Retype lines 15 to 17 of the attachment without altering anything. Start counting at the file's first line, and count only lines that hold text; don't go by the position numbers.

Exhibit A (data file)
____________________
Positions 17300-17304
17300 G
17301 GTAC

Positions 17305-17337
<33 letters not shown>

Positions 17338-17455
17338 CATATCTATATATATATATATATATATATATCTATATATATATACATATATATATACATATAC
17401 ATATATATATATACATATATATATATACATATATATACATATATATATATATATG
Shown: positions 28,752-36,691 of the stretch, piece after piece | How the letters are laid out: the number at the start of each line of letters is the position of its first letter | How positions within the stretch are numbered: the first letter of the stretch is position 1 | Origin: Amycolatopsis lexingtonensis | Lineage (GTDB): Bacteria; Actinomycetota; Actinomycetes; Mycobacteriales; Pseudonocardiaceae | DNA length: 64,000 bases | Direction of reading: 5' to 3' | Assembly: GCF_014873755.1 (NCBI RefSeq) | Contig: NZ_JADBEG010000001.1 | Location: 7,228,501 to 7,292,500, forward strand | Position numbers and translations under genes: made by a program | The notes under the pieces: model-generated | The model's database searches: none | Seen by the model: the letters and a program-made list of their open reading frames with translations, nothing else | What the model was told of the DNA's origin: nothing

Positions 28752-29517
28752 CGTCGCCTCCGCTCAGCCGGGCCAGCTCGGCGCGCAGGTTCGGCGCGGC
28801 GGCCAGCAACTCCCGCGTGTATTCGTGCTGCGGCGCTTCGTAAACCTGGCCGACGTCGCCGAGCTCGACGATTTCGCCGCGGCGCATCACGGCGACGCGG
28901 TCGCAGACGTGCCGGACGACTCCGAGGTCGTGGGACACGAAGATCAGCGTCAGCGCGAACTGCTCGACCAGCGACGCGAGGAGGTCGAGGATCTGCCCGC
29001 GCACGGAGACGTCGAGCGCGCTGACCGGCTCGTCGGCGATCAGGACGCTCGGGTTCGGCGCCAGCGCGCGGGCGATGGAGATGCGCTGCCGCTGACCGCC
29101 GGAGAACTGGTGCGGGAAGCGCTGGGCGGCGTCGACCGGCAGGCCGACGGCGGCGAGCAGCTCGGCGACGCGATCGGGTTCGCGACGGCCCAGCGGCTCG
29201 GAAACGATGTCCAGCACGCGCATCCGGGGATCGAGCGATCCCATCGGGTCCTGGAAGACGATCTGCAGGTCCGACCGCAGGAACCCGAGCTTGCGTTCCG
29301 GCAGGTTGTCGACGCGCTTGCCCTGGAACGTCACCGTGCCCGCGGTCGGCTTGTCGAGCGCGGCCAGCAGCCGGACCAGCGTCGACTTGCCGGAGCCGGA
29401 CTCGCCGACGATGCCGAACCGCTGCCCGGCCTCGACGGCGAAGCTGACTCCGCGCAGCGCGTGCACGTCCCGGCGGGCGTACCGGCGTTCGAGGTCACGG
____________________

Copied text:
29101 GGAGAACTGGTGCGGGAAGCGCTGGGCGGCGTCGACCGGCAGGCCGACGGCGGCGAGCAGCTCGGCGACGCGATCGGGTTCGCGACGGCCCAGCGGCTCG
29201 GAAACGATGTCCAGCACGCGCATCCGGGGATCGAGCGATCCCATCGGGTCCTGGAAGACGATCTGCAGGTCCGACCGCAGGAACCCGAGCTTGCGTTCCG
29301 GCAGGTTGTCGACGCGCTTGCCCTGGAACGTCACCGTGCCCGCGGTCGGCTTGTCGAGCGCGGCCAGCAGCCGGACCAGCGTCGACTTGCCGGAGCCGGA